‘They may wear fancier clothes and have prettier girlfriends, but if you look back, there’s that pudding-headed haircut and the school uniform on somebody’s mantelpiece.
‘I don’t get invited to all those glamorous parties anyway. And if I did I’m not sure I’d want to go.
‘I’m not quite sure I have the bravado that these 23-year-old young bucks out there have, thinking it’s so exciting and so fabulous. But very soon they’ll become jaded, and I’ll be 45 with a beer gut and a Ferrari checking out the young chicks.’
He brings us back to Henry.
‘That’s what he was like. He only left Catherine of Aragon because he wanted a new young wife.
‘It’s like when you get some man who has married his wife and makes millions, and when he reaches 45 he starts dating a 22-year-old model.
‘But it wasn’t so easy for Henry. For him everything was a matter of state. But I have a lot of admiration for him. He built England’s navy. He decided to give England jurisdiction over their religion and how their spirituality was viewed.
‘And yes, he did have six wives, but six marriages won’t make a man happy, so anybody who’s had six wives isn’t going to be walking around jollified.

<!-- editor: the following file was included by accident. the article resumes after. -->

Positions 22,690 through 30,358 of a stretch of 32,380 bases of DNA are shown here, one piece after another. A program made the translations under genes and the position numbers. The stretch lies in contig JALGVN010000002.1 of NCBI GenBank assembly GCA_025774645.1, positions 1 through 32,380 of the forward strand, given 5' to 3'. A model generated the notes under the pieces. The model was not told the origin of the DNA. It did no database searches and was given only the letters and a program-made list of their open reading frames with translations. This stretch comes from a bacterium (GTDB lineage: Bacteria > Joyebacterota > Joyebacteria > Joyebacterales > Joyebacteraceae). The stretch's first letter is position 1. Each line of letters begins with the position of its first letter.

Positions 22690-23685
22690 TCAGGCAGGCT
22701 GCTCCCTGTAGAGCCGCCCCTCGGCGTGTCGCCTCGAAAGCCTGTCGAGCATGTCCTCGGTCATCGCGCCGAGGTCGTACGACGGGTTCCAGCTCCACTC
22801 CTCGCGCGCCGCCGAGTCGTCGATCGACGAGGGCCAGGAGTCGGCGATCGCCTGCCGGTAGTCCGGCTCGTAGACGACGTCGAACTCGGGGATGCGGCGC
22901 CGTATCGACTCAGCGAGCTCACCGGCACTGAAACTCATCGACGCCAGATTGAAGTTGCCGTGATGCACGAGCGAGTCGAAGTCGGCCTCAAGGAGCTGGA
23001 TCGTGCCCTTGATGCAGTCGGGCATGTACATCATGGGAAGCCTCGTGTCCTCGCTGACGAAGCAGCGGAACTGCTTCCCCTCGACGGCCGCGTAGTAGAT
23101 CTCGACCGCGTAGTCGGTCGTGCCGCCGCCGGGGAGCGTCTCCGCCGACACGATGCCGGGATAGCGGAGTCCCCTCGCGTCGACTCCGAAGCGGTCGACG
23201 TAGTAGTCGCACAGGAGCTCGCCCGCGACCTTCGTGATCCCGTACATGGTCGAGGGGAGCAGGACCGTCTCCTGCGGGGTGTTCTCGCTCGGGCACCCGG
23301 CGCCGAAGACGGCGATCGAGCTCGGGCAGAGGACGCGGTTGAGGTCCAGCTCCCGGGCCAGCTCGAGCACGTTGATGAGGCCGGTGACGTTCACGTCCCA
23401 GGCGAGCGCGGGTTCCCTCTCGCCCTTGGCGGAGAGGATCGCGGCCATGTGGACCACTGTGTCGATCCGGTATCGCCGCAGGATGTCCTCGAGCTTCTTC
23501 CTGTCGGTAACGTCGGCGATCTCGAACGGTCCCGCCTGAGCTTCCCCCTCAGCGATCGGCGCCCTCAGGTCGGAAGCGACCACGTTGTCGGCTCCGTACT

‘I actually think he was less of a lad than people believe. He had a lot of very hard, very frightening experiences as a young boy living in that court.
‘His father put down a rebellion when he was a child and he and his mother were locked in the Tower Of London for seven days and didn’t know whether they were going to be executed or not.
‘People died all around him, his brother included.
‘And in those days war was very personal. You stood there with this big sword and heard the tear of the flesh as you killed your man, personally, yourself. It took a lot of bravery for a man to stand opposite another man in a field and have it out mano a mano.’
And the endless sex scenes?
‘Yes, there’s a lot of sex in The Tudors. But in England the sun goes down at 4:30 in the afternoon and there are only so many legs of lamb you can eat of an evening.
‘Sex was the highlight of the evening. And it helped warm the bed.’
With those intriguing remarks, we end our conversation.
‘People have this perception of me, and they always will,’ he told me earlier.
‘But I do the best I can with what I have. I think you have to have a certain dark and a certain light within you to be interesting.’
Relieved to have spent several sober hours with Rhys Meyers, I now know exactly what he means.